It’s a tough world out there capturing new clients. Managers around the world will talk about business in warlike terms: killing the competition, grabbing market share, digging up reserves… It is no surprise that, after years of “war,” many executives have a difficult time reconciling their ingrained lessons learned from years of successful management with the new requirements and skills such as listening, empathy, coaching and collaboration. This is no more clearly apparent than in the fight for email newsletter databases.
One of the hot topics in board rooms around the world is customer centricity. If your company is talking about it, you are not alone. In a poll in the UK, 46% of the 300 companies surveyed by Incite Marketing cited customer centricity as one of their top strategic priorities in 2013. Yet, what does being customer centric look like? Is it possible to say that someone like Steve Jobs was customer centric when you know that it was always “his way or the highway?” In terms of Jobs’ ability to understand completely the user experience, one can safely say that he created some of the world’s most customer-centric products. But, for most companies run by leaders and mere mortals who often struggle to balance the need for short-term results (warding off shareholder pressure) and the desire for loyal, long-term clients, the challenge and necessary change can be herculean.
One of my observations is that many executives seem to leave their “personal” selves behind when they go through the office doors to make business decisions. The email sign-up process for newsletters is a case in point. Let’s start with a quick poll for you:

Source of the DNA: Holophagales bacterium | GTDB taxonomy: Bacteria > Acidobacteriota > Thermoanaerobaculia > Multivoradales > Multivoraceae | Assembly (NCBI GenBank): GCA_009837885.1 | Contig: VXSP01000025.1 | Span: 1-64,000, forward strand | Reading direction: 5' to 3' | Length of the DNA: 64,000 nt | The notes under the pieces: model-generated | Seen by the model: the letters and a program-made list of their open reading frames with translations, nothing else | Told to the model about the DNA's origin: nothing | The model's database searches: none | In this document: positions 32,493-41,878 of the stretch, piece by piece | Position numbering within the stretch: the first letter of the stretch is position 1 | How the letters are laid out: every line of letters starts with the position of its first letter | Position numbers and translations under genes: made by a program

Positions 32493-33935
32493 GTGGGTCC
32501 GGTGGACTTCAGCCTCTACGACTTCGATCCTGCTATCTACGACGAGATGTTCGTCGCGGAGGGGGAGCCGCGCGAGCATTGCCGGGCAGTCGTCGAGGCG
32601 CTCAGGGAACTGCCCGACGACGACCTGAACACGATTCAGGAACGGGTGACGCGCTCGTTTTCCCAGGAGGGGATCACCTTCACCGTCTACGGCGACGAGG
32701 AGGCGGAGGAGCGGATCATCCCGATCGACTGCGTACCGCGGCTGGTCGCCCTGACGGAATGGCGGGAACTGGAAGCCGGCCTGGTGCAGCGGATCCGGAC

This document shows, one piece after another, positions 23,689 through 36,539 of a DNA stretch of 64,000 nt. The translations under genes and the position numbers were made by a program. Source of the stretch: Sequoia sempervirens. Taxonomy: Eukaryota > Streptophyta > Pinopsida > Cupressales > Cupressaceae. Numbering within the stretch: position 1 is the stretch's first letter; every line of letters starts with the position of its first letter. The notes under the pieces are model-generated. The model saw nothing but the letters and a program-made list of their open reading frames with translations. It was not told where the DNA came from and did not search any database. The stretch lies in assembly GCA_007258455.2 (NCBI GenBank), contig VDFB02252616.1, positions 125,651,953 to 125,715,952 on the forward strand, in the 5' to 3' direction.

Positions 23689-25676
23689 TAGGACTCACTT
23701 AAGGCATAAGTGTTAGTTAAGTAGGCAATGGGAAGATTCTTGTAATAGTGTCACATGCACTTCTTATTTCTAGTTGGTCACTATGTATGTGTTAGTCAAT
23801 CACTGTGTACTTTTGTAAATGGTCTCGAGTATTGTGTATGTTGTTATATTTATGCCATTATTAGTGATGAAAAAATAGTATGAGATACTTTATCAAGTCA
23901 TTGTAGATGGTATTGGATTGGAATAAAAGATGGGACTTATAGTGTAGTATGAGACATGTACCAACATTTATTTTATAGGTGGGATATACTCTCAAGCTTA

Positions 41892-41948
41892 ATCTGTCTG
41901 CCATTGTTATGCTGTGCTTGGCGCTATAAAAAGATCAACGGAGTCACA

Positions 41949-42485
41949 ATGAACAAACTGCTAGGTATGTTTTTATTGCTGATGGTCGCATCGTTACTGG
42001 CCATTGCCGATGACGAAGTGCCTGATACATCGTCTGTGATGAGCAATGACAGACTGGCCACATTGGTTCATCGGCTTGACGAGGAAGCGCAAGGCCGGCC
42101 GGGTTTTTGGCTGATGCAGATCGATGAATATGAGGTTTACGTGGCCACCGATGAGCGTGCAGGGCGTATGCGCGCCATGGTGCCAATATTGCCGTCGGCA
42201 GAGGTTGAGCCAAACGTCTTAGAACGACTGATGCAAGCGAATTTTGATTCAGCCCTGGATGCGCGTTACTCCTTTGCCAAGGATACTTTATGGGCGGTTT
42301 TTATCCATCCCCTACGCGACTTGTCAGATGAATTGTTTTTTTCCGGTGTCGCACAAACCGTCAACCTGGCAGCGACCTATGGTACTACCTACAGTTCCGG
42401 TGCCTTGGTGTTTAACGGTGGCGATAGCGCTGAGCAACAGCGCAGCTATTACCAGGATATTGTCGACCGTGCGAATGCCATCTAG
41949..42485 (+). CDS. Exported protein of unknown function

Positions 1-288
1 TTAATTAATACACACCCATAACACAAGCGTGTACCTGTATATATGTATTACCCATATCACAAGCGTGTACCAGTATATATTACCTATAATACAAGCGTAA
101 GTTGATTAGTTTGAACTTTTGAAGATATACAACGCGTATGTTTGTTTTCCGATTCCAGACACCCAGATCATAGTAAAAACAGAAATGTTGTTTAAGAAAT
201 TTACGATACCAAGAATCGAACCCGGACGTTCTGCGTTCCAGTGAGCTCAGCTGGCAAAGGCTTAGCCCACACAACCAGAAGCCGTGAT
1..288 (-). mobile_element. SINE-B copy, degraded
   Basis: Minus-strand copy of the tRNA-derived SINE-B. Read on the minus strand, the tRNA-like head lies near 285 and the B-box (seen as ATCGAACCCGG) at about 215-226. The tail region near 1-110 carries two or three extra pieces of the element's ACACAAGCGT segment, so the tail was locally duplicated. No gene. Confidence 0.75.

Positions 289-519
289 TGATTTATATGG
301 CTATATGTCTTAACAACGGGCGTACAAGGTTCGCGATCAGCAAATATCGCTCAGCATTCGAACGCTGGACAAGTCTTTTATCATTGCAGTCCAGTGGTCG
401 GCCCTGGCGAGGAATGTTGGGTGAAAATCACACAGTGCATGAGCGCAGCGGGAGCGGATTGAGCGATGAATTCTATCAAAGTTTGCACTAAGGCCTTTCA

To what extent do you like to be automatically signed up by a brand or company for their newsletter? (i.e. without your permission)? (0= hate it, 10= love it)? Please click on this link for a speedy quiz! (Just one question!)
Meanwhile, in a study last year, conducted the folks at Baymard Institute (link to podcast with founder Christian Holst), 81% of the top grossing eCommerce sites had a policy of automatically including people in their mailing lists. It’s crazy that the very same individuals who, typically, don’t like to have other companies sign them up automatically are prepared to inflict such treatment on their own customers. Even Amazon does it, only giving light to its underhand manner in the small print in Conditions of Use.
CRM – with C for customer in the middle
Building newsletter email lists is one of the vital arms in a marketer’s repertoire. The newsletter is a real asset that can be considered “owned” media. However, as free and easy as an email might be send, companies and marketers, in particular, have an unassaible tendency to abuse it. There seem to be very few self-imposed controls. The marketing manager, keen to perform in front of the boss, makes the email sign up automatic and no one in the organization steps up to defend the customer. It’s gotcha marketing, as if the intention is to ensnare. Too often, the consumer feels more as they he/she is being cornered rather than having someone in the brand defending the consumer’s corner. The question for you is: who in the organization is fighting in the customer’s corner?